As I listened to Donald Jr. give his speech last night, I was struck by that opening statement, about being “the son of a great man.” Did Donald actually birth his namesake, I wondered? Or perhaps Jr. sprung from his father’s ample forehead, as the goddess Athena was said to have sprung from the forehead of Zeus? In fact, as we all know, Jr. has a father and he also has a mother. His mother was once a young model from Eastern Europe named Ivana. Then she bore children, and aged. And the rest is history.

I point this out not to judge the private affairs of these individuals, but to judge the public spectacle that the media are buying hook, line, and sinker. It is only possible to look at the Trump family and see a wonderful assemblage of wonderful people by choosing to simply ignore the history of adultery that led to this moment in the life of Trump, and to simply forget the fact that the wonderful children who appear before our eyes were not raised by their self-absorbed father, but by mothers who are now relegated to historical oblivion.

These things quite obviously have little to do with the many important reasons why Trump ought to be feared by all who believe in liberal democracy.

But they are indicative nonetheless, of the hypocrisy with which Republicans trumpet “family values,” and the brazenness with which Trump will manipulate the media to project images of himself, and the sexism that is so manifest in every aspect of the person and the persona that is Donald Trump. These features of the Trumps are not matters of public policy. But they reflect attitudes that bear heavily on policy, and even more heavily on the narcissistic and authoritarian personality of the paterfamilias himself.

May he be kept far away from political power.

 

3 thoughts on “Mothers and Their Children: Further Thoughts on Trump and “Family Values”

  1. Just add this to the myriad reasons why Trump is not fit to be the President. I hope we will soon view this asshattery in our collective rearview and, years from now, muse: Wasn’t that really weird?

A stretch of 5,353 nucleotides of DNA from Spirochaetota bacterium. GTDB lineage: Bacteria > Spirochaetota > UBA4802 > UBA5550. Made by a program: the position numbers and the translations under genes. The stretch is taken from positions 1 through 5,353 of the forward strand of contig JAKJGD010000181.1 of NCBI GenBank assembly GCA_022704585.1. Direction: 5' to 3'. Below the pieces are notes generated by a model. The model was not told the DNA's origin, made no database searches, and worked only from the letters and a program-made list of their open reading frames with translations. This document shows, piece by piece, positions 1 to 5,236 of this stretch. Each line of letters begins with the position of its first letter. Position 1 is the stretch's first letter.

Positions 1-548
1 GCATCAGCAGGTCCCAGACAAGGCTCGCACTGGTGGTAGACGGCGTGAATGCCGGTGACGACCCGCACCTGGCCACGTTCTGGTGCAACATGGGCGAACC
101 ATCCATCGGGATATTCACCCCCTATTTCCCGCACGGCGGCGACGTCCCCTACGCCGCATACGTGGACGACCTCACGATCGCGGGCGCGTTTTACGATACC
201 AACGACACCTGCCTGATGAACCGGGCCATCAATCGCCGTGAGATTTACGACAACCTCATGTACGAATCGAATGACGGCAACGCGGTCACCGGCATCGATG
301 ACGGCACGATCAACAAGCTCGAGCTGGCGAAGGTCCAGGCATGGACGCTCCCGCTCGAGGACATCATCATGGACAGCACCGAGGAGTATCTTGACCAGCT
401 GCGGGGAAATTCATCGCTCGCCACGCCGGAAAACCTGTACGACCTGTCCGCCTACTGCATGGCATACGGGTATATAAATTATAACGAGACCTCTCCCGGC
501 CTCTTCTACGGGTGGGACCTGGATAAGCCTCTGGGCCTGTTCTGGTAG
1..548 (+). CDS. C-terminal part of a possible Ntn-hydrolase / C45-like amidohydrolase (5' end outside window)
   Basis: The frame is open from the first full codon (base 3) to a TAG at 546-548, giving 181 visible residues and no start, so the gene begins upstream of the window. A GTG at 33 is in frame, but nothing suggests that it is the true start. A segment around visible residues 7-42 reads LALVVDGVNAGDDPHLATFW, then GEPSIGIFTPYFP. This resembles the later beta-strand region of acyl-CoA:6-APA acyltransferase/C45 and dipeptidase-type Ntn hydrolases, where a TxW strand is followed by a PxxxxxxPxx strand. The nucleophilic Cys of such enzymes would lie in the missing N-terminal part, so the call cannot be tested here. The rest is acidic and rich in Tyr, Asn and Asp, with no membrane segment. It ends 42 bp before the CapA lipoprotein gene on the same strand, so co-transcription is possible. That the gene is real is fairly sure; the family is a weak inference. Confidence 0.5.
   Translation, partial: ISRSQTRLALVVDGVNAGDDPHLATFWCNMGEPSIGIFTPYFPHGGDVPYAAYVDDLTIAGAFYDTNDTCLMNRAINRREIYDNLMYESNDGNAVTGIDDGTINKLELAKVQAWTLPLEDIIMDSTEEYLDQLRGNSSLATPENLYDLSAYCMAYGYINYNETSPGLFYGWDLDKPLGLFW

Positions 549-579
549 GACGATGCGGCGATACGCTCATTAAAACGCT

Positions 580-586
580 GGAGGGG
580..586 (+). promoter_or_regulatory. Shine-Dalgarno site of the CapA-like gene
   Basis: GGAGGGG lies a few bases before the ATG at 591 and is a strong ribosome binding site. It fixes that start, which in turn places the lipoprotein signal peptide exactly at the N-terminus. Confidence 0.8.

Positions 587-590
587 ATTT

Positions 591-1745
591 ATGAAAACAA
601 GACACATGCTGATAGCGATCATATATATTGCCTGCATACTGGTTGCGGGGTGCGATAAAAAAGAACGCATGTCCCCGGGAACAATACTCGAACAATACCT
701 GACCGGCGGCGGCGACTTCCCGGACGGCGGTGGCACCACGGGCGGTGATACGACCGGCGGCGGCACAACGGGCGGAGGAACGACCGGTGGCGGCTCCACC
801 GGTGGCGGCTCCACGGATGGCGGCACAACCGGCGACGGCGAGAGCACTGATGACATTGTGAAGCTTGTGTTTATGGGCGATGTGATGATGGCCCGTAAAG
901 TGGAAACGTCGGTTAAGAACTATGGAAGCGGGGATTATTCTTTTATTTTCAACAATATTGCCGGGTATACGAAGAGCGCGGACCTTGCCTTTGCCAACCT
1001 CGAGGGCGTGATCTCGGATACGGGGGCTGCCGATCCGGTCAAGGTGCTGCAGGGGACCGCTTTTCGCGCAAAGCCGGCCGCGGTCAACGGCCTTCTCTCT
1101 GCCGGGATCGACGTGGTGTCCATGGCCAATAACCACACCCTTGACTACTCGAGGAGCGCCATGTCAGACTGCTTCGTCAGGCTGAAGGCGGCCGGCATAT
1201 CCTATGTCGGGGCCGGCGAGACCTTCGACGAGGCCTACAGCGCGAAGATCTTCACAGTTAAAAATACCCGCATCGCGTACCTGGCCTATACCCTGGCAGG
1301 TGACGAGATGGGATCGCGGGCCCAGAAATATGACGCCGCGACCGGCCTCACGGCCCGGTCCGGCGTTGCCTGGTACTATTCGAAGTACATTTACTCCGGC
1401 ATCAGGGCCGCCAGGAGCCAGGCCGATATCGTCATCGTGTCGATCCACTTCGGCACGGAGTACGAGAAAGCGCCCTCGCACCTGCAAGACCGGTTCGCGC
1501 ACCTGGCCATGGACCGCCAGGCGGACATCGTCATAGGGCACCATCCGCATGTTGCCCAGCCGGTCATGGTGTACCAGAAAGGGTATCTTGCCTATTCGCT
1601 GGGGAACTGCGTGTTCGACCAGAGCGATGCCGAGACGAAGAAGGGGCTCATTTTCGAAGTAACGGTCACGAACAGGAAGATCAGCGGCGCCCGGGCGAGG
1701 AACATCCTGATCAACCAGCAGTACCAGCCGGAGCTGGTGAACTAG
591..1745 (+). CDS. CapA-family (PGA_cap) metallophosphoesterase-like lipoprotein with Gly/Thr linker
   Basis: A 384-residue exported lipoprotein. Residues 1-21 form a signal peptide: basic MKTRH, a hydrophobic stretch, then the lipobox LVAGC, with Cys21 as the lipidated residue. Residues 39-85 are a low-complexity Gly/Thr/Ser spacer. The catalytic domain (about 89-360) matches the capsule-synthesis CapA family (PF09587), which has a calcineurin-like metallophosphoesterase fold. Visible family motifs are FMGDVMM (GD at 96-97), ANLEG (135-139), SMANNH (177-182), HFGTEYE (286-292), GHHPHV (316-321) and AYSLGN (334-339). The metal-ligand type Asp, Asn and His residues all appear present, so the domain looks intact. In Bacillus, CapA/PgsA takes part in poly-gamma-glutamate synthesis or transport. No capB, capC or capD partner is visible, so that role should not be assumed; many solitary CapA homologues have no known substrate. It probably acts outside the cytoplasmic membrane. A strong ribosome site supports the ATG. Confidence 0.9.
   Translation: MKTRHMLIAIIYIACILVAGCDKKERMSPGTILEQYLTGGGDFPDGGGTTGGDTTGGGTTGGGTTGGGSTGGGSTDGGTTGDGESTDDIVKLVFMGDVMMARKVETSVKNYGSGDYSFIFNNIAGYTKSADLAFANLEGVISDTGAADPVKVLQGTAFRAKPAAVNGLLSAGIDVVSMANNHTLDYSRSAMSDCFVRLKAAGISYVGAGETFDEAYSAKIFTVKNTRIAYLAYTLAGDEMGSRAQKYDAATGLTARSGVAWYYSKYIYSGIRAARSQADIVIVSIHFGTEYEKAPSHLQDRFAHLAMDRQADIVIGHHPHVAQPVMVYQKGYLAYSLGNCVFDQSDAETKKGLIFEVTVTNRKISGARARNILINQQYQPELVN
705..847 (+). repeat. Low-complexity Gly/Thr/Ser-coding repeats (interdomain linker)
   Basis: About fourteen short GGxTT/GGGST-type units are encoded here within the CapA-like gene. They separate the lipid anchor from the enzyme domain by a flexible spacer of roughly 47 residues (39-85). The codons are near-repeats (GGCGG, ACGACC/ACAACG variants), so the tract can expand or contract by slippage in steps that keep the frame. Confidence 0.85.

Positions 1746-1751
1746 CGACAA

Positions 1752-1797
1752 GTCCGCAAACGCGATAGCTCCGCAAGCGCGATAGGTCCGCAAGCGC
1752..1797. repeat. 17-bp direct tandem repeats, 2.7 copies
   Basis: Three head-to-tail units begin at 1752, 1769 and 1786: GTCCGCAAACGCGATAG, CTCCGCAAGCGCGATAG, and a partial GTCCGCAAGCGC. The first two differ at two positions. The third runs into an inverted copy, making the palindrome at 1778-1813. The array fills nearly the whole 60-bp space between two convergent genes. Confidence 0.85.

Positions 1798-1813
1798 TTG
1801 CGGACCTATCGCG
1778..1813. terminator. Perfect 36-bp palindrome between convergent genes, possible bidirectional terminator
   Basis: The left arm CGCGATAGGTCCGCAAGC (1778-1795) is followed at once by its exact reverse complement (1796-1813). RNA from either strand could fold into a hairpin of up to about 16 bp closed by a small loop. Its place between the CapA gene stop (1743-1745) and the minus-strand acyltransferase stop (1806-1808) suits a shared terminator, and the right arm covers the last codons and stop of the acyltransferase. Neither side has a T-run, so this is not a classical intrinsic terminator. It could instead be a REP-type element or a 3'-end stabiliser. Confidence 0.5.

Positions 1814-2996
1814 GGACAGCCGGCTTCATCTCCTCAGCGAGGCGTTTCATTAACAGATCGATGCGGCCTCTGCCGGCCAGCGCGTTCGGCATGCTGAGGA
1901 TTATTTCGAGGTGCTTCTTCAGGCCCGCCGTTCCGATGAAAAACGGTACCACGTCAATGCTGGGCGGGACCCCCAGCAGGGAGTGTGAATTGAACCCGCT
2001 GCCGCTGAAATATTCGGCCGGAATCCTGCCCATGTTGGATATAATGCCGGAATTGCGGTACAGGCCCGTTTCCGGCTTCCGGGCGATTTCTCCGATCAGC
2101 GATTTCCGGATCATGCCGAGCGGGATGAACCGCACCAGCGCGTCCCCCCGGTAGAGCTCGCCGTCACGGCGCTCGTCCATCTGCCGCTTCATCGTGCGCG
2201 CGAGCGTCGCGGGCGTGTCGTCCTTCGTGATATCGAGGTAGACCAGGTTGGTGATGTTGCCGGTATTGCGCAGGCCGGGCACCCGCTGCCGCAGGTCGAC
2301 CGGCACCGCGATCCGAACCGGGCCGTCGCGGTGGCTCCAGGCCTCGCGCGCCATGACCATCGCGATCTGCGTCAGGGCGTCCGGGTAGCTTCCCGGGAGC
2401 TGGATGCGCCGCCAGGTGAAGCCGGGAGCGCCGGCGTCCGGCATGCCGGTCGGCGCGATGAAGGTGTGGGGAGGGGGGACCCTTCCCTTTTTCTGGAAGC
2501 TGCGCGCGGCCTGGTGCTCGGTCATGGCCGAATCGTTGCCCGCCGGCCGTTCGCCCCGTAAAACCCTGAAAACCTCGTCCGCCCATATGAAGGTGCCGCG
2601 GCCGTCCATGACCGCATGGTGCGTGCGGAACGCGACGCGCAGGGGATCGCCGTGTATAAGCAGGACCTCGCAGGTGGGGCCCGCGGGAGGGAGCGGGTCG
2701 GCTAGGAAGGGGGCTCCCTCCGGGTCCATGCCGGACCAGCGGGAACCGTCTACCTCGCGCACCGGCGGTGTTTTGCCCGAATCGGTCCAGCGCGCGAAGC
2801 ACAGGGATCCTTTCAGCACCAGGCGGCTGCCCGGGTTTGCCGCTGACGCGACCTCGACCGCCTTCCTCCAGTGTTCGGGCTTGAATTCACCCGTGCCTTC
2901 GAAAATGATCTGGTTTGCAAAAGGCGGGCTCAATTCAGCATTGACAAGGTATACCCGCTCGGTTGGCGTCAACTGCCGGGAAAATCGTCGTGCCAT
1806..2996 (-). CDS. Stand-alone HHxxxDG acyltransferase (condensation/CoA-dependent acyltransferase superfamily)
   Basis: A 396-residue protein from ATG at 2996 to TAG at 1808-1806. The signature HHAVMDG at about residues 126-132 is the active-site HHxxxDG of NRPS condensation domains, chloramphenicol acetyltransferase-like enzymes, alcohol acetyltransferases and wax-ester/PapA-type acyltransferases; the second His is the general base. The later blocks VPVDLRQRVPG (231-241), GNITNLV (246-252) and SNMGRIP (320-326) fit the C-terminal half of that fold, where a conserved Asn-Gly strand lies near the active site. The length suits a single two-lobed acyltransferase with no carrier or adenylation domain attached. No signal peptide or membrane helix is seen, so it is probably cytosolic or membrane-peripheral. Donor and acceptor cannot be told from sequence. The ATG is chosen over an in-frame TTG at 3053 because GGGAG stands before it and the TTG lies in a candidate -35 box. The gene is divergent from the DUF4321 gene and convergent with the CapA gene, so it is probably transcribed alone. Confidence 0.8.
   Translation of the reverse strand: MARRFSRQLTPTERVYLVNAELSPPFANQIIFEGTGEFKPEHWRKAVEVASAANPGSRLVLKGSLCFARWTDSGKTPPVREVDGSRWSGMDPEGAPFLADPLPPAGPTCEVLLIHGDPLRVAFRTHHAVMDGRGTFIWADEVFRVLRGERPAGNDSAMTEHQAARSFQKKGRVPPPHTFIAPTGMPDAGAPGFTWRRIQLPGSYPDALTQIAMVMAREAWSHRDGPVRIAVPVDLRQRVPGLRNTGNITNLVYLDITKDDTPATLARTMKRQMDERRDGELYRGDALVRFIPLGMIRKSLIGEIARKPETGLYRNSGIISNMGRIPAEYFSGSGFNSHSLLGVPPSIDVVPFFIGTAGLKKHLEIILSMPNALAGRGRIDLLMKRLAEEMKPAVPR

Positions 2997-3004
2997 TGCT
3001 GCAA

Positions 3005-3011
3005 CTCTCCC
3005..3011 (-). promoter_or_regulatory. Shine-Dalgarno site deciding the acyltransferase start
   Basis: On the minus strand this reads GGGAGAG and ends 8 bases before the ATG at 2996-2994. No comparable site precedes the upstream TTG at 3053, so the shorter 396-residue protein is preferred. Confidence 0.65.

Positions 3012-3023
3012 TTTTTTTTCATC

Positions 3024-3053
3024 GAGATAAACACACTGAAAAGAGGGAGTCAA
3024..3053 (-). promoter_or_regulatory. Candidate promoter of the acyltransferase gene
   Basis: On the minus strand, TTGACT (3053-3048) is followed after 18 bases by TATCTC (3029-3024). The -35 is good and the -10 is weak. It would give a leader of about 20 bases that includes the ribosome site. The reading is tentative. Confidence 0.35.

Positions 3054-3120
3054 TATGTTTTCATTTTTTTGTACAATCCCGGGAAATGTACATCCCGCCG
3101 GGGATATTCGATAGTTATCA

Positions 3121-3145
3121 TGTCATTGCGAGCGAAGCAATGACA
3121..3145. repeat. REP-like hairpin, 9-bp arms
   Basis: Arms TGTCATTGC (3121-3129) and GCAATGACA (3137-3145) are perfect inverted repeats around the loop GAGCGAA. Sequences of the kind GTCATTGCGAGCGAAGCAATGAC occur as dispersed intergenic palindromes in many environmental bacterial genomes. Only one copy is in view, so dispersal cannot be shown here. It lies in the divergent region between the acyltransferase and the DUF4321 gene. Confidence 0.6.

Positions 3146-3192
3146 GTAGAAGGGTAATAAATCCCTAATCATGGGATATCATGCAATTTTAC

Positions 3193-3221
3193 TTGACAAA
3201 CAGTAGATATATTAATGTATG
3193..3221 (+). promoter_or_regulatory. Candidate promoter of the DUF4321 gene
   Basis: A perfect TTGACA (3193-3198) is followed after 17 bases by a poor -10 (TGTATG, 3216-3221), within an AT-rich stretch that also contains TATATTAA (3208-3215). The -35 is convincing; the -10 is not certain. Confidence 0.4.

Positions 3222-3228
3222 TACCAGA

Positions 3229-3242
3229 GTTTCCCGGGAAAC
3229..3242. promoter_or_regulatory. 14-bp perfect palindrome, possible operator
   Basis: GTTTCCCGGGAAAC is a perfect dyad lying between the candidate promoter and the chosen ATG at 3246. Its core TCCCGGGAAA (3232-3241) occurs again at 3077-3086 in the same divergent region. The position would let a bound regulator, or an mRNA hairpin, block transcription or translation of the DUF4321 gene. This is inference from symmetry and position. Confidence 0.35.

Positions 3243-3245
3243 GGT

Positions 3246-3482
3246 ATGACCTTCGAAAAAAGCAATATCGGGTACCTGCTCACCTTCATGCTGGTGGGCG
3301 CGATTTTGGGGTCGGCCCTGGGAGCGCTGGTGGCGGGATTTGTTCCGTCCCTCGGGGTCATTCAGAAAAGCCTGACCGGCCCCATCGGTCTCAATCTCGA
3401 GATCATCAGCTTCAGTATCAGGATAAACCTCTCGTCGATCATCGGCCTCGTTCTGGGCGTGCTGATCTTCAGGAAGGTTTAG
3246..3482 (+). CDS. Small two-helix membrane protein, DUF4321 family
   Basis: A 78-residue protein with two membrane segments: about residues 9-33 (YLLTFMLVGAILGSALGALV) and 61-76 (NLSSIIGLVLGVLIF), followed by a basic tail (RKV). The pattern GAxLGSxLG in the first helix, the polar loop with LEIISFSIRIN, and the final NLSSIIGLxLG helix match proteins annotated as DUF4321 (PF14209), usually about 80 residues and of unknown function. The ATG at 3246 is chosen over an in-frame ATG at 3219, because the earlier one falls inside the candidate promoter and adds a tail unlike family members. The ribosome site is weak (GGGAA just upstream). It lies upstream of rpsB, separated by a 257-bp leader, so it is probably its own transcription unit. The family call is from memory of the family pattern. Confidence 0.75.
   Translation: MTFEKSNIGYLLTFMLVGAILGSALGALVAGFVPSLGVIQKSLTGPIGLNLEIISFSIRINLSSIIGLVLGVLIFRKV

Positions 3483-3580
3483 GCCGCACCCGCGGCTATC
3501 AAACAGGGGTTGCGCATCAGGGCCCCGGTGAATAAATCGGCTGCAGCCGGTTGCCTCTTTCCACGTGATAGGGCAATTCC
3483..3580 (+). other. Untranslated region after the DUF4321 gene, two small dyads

2. Thanks for this. As you rightfully point out, the Trump family tableau demonstrates the hypocrisy of the GOP family values mantra. We could also discuss how actual policies endorsed by the Republicans (anti-gay families, anti-women, deporting families) demonstrate this hypocrisy, but I like the focus on the narrative in this piece.

    I am reminded of the Obama family, as well. For good or bad, Obama made family a central element of his political persona. From his memoirs to his speeches, he frequently referenced families as a way to push his brand of liberalism. The success of this interpretation of family values will be determined in the future. Though Obama remains committed to a troubling respectability politics, his embrace of familial liberalism could open up the possibility for a diversified family values that is less rooted in postwar norms and more reflective of actual families. Such a politics would require a greater focus on income inequality, gender parity, and familial diversity than anything on offer from the GOP.

    The comparison between the Trump family and the Obamas provides evidence, I think, that political affiliations around “the family” might be changing.

    1. Obama’s family is strong and Michelle stood by him— but he did the same in return. If you think about any family in office in my lifetime, the Obama family may be one of the strongest. There was no choice politically but at the same time, class act. His family man thing is genuine and not rooted in liberalism as much as it might be in race.

Leave a Reply